Sweeping Decision

story and photos by Jeremiah Hayden, Street Roots

As the U.S. Supreme Court considers Grants Pass v. Johnson, there’s work to do to address homelessness, regardless of outcome

Cassy Leach woke up early on April 22, the day the U.S. Supreme Court heard oral arguments in Grants Pass v. Johnson across the country in Washington, D.C. 

That morning, Leach, Mobile Integrative Navigation Team, or MINT,


City Budget Woes: No Mother Should Roam—We All Deserve A Home! 

Aftereffects of a global pandemic are causing fallout for San Francisco’s budget. A deficit of over $780 million—a combination of falling business tax revenue caused by remote work, and tourism that hasn’t reached pre-pandemic levels—could fall on the backs of the poorest San Franciscans. Meanwhile, San Francisco is trapped in a “doom loop” media cycle furthered by tech doomer billionaires like Garry Tan and aligned elected officials. Their push for an austerity budget will place the rising cost of housing,


So I’m Homeless in Sacramento. Now What?

by Isidore Mika Székely Manes-Dragan

Here’s an all-too common scenario: You just lost your job, your landlord has evicted you from your own bedroom apartment, and now you’re on the streets. Whatever your story may be, you ask yourself this question: What’s my next step?

You want to be housed again, but before that, you need to find stability. That means food and water, shelter, and hopefully facilities with running water.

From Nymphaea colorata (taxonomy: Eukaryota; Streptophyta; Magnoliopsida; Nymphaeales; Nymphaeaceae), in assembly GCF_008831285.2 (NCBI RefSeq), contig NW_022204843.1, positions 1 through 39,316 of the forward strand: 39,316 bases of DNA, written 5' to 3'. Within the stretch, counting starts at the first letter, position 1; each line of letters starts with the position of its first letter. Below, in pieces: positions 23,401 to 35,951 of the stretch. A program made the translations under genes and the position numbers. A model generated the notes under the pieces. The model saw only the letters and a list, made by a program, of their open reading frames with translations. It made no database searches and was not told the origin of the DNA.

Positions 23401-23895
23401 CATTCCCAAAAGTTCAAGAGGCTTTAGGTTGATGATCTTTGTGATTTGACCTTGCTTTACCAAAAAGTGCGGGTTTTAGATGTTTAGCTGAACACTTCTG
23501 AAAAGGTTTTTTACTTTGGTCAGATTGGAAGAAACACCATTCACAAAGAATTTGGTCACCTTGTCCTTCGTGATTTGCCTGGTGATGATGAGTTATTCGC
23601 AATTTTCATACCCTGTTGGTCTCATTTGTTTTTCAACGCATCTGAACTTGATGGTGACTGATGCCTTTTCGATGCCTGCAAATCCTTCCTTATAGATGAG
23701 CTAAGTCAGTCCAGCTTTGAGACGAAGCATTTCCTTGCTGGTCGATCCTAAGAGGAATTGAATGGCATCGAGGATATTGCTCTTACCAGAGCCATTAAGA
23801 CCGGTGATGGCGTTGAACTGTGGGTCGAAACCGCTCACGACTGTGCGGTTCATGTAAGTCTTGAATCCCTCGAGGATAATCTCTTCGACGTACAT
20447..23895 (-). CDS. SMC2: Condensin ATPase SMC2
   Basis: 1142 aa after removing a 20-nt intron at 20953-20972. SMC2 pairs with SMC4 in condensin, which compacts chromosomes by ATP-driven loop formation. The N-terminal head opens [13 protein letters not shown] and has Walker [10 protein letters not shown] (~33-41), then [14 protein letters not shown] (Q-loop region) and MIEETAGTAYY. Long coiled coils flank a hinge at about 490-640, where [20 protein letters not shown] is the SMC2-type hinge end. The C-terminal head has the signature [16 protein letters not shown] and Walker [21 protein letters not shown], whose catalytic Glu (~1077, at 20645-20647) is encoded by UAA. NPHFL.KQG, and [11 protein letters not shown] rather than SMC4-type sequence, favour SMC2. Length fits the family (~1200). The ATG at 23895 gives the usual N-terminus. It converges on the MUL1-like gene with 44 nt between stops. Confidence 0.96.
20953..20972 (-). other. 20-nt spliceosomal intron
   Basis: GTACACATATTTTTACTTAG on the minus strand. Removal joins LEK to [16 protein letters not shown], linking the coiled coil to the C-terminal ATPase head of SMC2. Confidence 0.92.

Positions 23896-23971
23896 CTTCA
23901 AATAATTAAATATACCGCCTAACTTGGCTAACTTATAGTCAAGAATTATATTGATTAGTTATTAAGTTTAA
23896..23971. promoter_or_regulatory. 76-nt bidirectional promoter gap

When Self Reliance Leads to Solitude

by Jack Bragen

My support system includes a mental health agency and my family, yet mostly I am in charge of meeting my essential needs. I’m proud of this independence—but at the same time, I find it frightening and lonely. .

My level of independence is unusual for mental health consumers with a serious condition, as people who have disabilities like mine are not known for doing what I do.


Tenants Show Their Power at State Capitol

by Cathleen Williams, Homeward Street Journal

“Without mass investment by the government to fund affordable housing at scale, more Californians living one paycheck away from homelessness will end up on the streets with no affordable housing options available.” – Housing Now!

On a bright and breezy spring day in Sacramento, hundreds of outraged families traveled from across the state in the midst of California’s housing crisis to meet with the lawmakers